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Survey: Fear of Malpractice Drives Most Overuse of Healthcare Resources

Most wasted healthcare resources and costs in the United States are related to unnecessary medical services, according to a new study. The price tag? About $210 billion a year.

A new survey of more than 2,000 physicians across multiple specialties sought to determine why overtreatment occurs. Results were published recently in PLOS ONE.

The Johns Hopkins School of Medicine-led research found that physicians consider overuse of healthcare resources to be common and most often spurred by fear of malpractice, although patient demands and profit motives play some role.

"Unnecessary medical care is a leading driver of the higher health insurance premiums affecting every American," explained senior author Martin Makary, MD, MPH, professor of surgery and health policy at Johns Hopkins.

Noting that overtreatment can led to patient harm, Makary pointed out that decreasing treatment improves patient safety and reduces healthcare costs.

The Johns Hopkins research team, part of a national consortium exploring ways to reduce unneeded care, invited 3,318 physicians to complete a survey about healthcare practices. The list was derived from a continuing education subgroup of the American Medical Association's Physician Masterfile, a database of more than 1.4 million physicians in the United States.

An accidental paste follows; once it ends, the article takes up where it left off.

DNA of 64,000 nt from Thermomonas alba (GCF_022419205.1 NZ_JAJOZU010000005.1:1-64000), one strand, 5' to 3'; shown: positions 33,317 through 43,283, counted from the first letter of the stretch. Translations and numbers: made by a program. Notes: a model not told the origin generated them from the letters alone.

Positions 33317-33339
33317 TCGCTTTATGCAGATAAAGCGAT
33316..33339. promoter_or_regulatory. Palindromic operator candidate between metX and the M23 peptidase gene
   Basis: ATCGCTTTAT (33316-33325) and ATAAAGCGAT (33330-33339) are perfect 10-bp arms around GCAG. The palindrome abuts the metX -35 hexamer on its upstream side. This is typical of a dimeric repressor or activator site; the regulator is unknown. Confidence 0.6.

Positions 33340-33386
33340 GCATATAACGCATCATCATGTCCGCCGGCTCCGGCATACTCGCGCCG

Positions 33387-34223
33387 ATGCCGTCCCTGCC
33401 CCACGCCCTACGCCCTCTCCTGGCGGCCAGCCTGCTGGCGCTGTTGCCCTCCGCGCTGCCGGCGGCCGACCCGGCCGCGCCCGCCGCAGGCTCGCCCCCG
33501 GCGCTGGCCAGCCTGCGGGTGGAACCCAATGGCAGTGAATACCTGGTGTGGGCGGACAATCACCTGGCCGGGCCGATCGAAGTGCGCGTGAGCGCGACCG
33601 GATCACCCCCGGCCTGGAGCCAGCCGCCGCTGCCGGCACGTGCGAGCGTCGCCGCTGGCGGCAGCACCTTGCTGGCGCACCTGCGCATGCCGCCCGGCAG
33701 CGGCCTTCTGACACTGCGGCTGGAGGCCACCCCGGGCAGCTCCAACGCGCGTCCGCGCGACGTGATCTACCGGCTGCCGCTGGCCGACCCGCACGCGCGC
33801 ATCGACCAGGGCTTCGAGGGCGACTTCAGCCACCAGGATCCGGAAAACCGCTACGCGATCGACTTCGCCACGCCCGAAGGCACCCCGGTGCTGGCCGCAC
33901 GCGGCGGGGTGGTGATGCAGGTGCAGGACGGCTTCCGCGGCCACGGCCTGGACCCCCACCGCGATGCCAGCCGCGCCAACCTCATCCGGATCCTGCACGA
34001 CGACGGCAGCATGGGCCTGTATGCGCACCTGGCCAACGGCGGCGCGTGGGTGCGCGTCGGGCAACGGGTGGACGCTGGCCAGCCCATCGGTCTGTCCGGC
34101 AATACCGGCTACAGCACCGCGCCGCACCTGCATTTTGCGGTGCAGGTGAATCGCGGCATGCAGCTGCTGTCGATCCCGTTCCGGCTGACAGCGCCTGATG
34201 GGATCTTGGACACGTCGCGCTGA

Ultimately, 2,106 physician responses were included in results of the survey, which was conducted between Jan. 22 and March 8, 2014.

Most respondents said they believed at least 15% to 30% of medical care provided was not needed.

In a breakdown of that response, considered unnecessary were:

  • 22% of prescription medications;
  • 24.9% of medical tests;
  • 11.1% of procedures;
  • 20.6% of overall medical care delivered.

The median response for physicians who said they perform unnecessary procedures for profit motive was 16.7%. More likely to believe that physicians perform unnecessary procedures for profit were physicians with at least 10 years of experience, after residency and specialists.

"Interestingly, but not surprisingly, physicians implicated their colleagues — more so than themselves — in providing wasteful care. This highlights the need to objectively measure and report wasteful practices on a provider or practice level so that individual providers can see where they might improve," noted co-author Daniel Brotman, MD.

Top reasons for overuse of resources, according to survey respondents, were fear of malpractice, 84%; patient pressure/request, 59%; and difficulty accessing prior medical records, 38.2%.

When asked about potential solutions, physician participants suggested better training for medical residents on appropriateness criteria for care (55.2%), easier access to outside health records (52%), and more evidence-based practice guidelines (51.5%).

"Most doctors do the right thing and always try to. However, today, ‘too much medical care’ has become an endemic problem in some areas of medicine. A new physician-led focus on appropriateness is a promising homegrown strategy to address the problem," Makary said.